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While Buffalonians expect the Bills to put the area on the map, imagine what would happen if NBC had taken its cameras into the Parent Center with as much zeal as it hones in on the football team.

What the public would learn is perhaps the best-kept secret in Buffalo and the key to solving one of the nation's most pressing problems: How to put its disadvantaged children on the track toward academic and social success.

If this country can't solve that vexing problem, it will not compete internationally and it will spend too much on remedial services ever to control the deficit. But worst of all, it will continue robbing children of any chance to build the productive life most others take for granted.

The Parent Center was developed by the Buffalo Public Schools as part of its federal Chapter 1 program for students who need extra help. Described by federal officials as a cutting-edge effort, it could point the nation toward breaking the cycle of underachievement that links one generation to the next.

The $500,000 program is the type that should please both conservatives and liberals. It recognizes parental responsibility, but it also recognizes that parenting skills don't always come naturally and that when appropriate role models are lacking, government can play a helpful role.

In that sense, it bridges the philosophical gap that leads to stalemate in so much of the debate between the left and right.

The center itself belies every stereotype of an urban school facility, and so do the parents who voluntarily come.

Watching them sitting beside 3- or 4-year-olds at computer terminals with age-appropriate instructional games, or paging through a storybook while a video narrator helps with the words, one thing becomes clear: These parents don't love their children any less, or care about their children any less than the affluent. The only difference is that they may lack the resources, or sometimes the skills, to translate that caring into action.

Housed in the Urban League building in downtown Buffalo, the Parent Center helps with both. With its carpeted floors, rooms of computer banks, and partitioned activity areas, it could easily pass for a business office.

Only the wealth of educational toys -- in a setting of stimulative colors, soft background music, plants, and bookshelves in nearly every room -- reveals its real purpose as youngsters are quietly engrossed in activity. It's the type of facility one might expect to find on Long Island -- where they spend umpteen times more per pupil and the kids already start out ahead -- not in an inner city.

Yet that's the whole idea, according to Howard Lewis, assistant superintendent for federal programs who developed the center. The goal is to help these youngsters start school even with other students by helping parents perform tasks -- how to read to the child, develop vocabulary and motor skills, how to correct without discouraging, etc. -- that are taken for granted in other homes. For those who already know, the center offers the resources to put that knowledge to use.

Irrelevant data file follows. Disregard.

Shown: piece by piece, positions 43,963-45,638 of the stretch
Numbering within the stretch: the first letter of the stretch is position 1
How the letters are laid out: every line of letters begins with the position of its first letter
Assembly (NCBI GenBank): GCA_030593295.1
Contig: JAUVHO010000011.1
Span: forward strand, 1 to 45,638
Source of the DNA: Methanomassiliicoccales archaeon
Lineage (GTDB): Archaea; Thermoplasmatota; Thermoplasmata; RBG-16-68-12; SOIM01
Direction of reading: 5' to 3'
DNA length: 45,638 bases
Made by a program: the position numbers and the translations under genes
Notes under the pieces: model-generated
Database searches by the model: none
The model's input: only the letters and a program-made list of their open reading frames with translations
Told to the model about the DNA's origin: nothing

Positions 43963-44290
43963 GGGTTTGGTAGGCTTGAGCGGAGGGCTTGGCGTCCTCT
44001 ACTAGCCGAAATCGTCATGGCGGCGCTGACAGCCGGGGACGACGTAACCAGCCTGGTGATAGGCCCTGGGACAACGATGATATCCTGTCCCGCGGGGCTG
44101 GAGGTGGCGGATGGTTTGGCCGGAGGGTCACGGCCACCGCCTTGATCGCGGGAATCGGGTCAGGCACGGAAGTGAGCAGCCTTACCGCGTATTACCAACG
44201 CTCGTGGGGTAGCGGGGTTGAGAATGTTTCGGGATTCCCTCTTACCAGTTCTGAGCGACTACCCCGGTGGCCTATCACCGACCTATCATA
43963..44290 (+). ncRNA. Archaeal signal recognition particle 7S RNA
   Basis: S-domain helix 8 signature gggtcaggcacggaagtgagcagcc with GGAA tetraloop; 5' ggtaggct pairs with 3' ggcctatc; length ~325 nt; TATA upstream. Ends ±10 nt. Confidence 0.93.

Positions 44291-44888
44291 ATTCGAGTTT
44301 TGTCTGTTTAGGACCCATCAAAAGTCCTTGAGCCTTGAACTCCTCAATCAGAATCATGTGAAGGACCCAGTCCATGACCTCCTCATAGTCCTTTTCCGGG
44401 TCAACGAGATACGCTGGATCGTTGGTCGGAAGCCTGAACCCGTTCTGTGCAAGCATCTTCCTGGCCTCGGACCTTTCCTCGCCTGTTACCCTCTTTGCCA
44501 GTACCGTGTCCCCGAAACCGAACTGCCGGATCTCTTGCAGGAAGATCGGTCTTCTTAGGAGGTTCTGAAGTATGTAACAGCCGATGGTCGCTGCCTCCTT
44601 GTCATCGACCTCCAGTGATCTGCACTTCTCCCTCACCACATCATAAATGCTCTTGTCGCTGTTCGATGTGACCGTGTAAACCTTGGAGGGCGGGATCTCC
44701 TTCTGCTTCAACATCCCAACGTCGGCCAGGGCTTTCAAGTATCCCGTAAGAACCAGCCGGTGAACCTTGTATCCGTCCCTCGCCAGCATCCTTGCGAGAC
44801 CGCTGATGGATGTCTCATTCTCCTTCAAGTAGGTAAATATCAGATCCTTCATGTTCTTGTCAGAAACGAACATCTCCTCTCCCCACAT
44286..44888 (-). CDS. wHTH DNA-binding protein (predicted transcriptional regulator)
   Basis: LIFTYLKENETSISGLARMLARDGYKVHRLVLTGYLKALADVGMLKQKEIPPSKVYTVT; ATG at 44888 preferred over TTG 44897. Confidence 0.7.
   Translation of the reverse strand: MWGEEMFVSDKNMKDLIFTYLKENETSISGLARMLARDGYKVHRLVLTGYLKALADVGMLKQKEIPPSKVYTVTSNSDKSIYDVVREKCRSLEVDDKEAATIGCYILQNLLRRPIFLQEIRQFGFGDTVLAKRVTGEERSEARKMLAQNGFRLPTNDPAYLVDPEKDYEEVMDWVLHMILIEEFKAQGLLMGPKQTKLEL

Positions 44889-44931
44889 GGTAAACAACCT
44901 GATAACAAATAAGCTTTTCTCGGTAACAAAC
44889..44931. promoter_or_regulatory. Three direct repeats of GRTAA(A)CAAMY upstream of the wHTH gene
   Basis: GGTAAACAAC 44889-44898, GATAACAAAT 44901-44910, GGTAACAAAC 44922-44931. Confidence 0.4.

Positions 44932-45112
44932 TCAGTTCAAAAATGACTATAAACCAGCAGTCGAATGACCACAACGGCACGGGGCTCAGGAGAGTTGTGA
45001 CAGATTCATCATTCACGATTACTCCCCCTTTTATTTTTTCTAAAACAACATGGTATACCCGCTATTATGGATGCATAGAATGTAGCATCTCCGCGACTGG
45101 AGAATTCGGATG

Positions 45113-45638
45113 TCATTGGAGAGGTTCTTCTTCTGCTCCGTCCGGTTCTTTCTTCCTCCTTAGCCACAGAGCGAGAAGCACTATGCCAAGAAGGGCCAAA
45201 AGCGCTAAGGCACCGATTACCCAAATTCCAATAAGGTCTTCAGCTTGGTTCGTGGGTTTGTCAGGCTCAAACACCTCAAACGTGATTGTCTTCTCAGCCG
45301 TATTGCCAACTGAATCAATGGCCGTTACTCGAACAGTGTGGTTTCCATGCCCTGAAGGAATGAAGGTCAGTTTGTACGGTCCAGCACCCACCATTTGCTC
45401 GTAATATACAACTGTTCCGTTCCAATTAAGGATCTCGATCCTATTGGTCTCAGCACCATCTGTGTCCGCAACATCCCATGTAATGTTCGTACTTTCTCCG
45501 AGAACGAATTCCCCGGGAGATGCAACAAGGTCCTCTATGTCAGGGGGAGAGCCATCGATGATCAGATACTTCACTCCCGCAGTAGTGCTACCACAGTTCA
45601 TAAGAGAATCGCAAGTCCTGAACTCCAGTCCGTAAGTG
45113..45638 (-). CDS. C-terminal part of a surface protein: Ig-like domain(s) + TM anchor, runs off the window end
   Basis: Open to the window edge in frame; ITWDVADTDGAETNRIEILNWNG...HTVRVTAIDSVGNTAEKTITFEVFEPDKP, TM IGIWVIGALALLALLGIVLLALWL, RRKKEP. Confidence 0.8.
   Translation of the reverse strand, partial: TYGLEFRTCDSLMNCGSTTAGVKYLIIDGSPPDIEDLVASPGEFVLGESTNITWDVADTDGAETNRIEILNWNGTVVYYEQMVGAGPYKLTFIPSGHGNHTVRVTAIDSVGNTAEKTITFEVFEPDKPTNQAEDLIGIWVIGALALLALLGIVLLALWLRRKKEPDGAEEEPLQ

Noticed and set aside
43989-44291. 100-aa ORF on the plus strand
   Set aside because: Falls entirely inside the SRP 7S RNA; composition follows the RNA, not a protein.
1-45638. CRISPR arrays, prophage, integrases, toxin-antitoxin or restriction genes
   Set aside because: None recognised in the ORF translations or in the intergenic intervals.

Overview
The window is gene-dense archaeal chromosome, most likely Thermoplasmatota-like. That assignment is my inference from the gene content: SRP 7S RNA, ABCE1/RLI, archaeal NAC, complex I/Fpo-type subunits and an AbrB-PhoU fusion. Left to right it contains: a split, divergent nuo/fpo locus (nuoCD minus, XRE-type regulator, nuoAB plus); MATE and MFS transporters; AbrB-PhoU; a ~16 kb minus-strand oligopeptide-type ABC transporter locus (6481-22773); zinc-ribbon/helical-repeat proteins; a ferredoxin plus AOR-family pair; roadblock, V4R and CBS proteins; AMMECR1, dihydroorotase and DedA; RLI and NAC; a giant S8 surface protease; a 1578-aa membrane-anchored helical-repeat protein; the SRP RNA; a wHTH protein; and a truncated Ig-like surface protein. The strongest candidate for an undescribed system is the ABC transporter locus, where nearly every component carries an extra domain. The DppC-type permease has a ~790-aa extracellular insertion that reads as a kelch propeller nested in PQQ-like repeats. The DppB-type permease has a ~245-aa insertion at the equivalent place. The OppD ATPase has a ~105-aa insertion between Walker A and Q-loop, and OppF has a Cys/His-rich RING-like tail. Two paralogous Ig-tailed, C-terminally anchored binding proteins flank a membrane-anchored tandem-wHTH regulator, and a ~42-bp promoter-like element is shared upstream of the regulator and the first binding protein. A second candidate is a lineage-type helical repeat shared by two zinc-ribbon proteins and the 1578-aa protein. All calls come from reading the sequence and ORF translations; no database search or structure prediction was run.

It all sounds simple, and it is -- unless a child grows up in a home without such toys or computers or without parents who know how to use them to make sure their youngsters know how to count, know colors and shapes, have good posture, etc. These are the very types of skills teachers say many disadvantaged kids start school lacking, notes Pilar Jimenez, Chapter 1 supervisor who oversees the center. Many of those youngsters never catch up.

What's a caring, smart society to do about it? Consign the kids to socioeconomic hell for not picking better parents? Or help those parents help their children?

The answer is simple. And even with free transportation and no charge to parents, it's still far less costly than continuing to turn our backs on poor children.

In its fourth year, the Parent Center is only now reaching the point where its effectiveness can begin to be measured. But it cannot help but have an impact, both with its in-center programs and by lending parents materials and computers to take home or sending aides into the home.

Ricco Harris can see the difference in his 1- and 2-year-olds, who want to replicate the center's learning activities as soon as they get home.

"So they stay out of the TV and they learn more," said Harris. "(And) when they get older, they won't mind going to school. That's very important."

Even something as seemingly simple as snack-time in the facility's kitchen is actually practice for dining as a family (with no TV) or learning how to use a napkin, knife and fork so the kids and parents will be comfortable when the group goes out in public, as it does often on field trips and dinners.

These are the experiences that shape well-rounded youngsters. Many families can take them for granted, but others can't. The Parent Center fills the gap.

In fact, one could easily forget that some of these are supposed to be disadvantaged children. After watching them stimulated in this environment, it's clear the only disadvantage they might ever face is lack of opportunity. The $500,000 is a bargain compared to the cost of losing these children. This Buffalo effort is something for President Clinton to take note of if he wants to be the education president George Bush never was.

ROD WATSON is a News editorial writer.

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